“One of the academy members came around and took my palette and held it up in front of everybody and said: ‘Who taught you how to paint? This palette is a mess.’
“I remember being quite taken aback. I was shocked, and I didn’t say anything... I painted this painting because I felt that, well, you can be a self-taught painter. Because the Academy has to hold a certain tradition of painting, it doesn’t mean that you can’t become a self-taught painter. A lot of Ireland’s best known painters are self taught.”
Armed with this story, her palette and brush are almost transformed into a sword and shield.
“This is me holding the palette, quite confrontationally, I suppose in one way... saying, this is my palette which I am very proud of, because it was made by Jim McCabe at the end of the road. This is my palette and all the colours laid out, are the colours in the painting,” she says, twinning the various blotches from her painted palette with the brush marks of her cardigan, dress and jester-esque hat.
An unusual element of this not particularly flattering self-portrait, painted from the mirror, can be found in Michelle’s hands.
“You don’t usually paint the hand that’s painting,” she explains. “I switched the brush and painted with my other hand.”
It transpires that her left handed painting proficiency was born out of motherly necessity.
“I started painting when I had children. I often was holding the youngest, Sean Óg in the studio, so I would have to swap him over from side to side. I started drawing with my left hand, and I do it now and again.”
Such unorthodox techniques wouldn’t have been taught at art school, had she attended. Instead, growing up in Ballymun, art didn’t seem like a viable career path, and so she quit, aged 17. A degree in cultural anthropology and history in Maynooth eventually led to her arrival in Cavan, where she worked on the opening of the County Museum.
Her artistic epiphany came as she was writing about the architecture of County Carlow for a heritage publication - a fellow historical architect asked her: ‘Which architectural period are you most passionate about?’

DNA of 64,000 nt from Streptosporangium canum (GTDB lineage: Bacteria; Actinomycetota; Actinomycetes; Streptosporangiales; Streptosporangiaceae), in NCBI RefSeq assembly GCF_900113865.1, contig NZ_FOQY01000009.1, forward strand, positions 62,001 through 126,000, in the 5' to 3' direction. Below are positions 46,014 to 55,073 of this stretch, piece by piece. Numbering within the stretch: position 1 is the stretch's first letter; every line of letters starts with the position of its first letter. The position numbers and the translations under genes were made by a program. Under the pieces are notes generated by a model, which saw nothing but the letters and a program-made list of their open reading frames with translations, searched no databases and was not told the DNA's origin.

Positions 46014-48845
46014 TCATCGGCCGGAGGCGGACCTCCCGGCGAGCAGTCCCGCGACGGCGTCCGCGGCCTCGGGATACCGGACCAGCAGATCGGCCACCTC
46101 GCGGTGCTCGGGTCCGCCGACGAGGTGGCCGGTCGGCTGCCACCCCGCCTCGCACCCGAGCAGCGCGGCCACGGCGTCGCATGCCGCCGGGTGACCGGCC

“I remember going: What’s he going on about? I’m not passionate about buildings. I remember feeling, okay I can do this work but I’m not passionate about it.”
She retrieved her brushes from her mam’s attic 13 years ago and has pursued her artistic passions ever since.
“It’s taken until now to feel a sense of knowing where I’m going with my work,” she says, looking ahead to her future exhibition, the first painting of which she has commenced in her spacious studio. At 10ft square the composition with the working title, In This House There Are Many Rooms is outlandishly big compared to Michelle’s other works.
“I have a friend, a painter in New York and she’s always saying, ‘You should paint outside yourself - paint bigger than yourself’,” she explains.
Idly I observe that Michelle loves dolls, as they recur in her works.
“I think I’m probably drawing myself when I’m drawing my dolls,” Michelle reveals.
She adds that a core theme of her work is identity.
“Those people [Incidental Icons] are nameless. They could be anybody and they could represent anybody, and I think for me, paintings are about anonymity and identity and my own past.
“I think it’s about exploring that visually for myself but also I have a curiosity for other people... what makes people the same and what makes them different - both across time and across cultures.”